If this case goes to court and the company wins then the impact on the industry would be enormous and would have the potential, according to the rumoured private utterances of one Cabinet minister, to bring down at least one major British bank.
The truth is, that when it comes to provisioning Barclays probably has a long way to go before it has accounted for the true cost of its past behaviour.
This could probably be said of all the banks.

Tuesday, October 30, 2012

Paul Krugman: Make economic policy based on overwhelming evidence not fantasy

In his column, Professor Paul Krugman calls for making economic policy based on overwhelming evidence and not fantasy.

If his advice were followed, we would never adopt the Japanese Model for handling a bank solvency led financial crisis, but rather would implement the Swedish Model.

The overwhelming evidence, with Iceland as the latest example, is that implementing the Swedish Model and requiring the banks to recognize upfront the losses that they would ultimately realize if the bad debt in the financial system worked its way through the long process of default and foreclosure results in a rapid recovery from the financial crisis.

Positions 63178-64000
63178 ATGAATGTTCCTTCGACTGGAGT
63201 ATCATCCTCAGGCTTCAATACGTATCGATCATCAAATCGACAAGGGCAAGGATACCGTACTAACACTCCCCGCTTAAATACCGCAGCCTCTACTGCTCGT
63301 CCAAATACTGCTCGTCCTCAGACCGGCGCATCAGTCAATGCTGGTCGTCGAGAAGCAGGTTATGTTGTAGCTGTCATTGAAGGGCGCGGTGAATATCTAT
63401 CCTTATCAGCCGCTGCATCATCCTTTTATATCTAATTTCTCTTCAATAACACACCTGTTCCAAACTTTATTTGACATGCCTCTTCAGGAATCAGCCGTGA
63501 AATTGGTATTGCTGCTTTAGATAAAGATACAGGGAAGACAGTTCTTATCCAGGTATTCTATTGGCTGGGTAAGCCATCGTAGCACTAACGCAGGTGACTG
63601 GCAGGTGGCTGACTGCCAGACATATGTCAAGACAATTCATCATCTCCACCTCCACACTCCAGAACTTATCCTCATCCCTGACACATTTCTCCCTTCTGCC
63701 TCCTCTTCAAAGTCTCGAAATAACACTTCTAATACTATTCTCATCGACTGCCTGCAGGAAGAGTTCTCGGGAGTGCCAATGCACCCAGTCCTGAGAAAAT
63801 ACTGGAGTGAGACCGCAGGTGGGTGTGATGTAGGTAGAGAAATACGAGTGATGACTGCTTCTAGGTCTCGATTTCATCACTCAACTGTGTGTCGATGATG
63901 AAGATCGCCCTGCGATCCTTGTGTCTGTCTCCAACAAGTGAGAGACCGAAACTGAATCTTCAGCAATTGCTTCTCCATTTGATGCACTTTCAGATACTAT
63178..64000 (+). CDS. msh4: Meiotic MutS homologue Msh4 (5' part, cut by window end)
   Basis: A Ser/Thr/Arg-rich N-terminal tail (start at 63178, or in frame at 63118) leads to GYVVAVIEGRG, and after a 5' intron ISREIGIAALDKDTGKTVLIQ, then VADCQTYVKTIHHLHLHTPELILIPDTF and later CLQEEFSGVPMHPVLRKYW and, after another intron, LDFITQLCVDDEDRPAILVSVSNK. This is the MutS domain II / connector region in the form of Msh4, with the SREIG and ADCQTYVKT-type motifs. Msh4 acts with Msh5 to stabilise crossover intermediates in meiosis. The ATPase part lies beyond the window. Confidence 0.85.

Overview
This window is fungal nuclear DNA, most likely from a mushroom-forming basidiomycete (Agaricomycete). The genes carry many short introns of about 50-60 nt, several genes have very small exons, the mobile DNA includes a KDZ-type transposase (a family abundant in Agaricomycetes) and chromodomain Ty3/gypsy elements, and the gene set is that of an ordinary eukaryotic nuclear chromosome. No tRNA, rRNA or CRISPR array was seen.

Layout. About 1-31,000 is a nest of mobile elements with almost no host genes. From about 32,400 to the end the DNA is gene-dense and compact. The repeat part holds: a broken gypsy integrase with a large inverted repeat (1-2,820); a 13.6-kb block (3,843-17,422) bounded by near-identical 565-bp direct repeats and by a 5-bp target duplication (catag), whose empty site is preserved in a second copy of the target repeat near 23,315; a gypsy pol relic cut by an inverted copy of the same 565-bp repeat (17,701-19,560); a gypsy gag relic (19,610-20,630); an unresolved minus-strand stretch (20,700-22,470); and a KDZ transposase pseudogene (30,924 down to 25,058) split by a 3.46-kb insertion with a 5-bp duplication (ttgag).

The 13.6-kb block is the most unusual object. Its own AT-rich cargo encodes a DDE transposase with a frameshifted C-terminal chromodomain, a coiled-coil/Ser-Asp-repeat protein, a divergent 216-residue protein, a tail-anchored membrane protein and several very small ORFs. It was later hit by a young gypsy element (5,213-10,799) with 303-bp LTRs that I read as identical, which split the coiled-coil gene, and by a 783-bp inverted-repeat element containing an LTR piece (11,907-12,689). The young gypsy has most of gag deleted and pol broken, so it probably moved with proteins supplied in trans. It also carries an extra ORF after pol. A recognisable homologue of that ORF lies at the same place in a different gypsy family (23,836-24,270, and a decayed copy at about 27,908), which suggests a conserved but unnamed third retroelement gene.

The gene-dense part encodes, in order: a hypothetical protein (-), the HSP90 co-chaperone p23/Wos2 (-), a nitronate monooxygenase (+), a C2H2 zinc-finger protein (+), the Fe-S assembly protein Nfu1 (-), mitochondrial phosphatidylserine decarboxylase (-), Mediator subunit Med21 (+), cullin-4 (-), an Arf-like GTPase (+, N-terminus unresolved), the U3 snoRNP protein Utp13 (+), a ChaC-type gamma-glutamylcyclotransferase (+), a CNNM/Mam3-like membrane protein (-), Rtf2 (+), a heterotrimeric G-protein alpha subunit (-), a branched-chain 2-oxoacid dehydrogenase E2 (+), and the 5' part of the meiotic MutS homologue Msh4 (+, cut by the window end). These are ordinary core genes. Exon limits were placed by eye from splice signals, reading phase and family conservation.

There is also overwhelming evidence, with the EU, Japan, UK and US as the latest examples, that implementing the Japanese Model and protecting bank book capital levels and banker bonuses at all costs results in long periods of Japanese-style economic slump.

That the evidence supports the Swedish Model and rejects the Japanese Model is not surprising.

Under the Swedish Model, the banks absorbing the losses protects the real economy.  Under the Japanese Model, the burden of the excess debt is shifted onto the real economy.  Cash flow that would be used to support reinvestment and growth in the real economy is instead used to make debt service payments.

Given that Professor Krugman believes that economic policy should be based on overwhelming evidence, it is surprising that he doesn't discuss the need for adopting the Swedish Model.

Why is recovery from a financial crisis slow?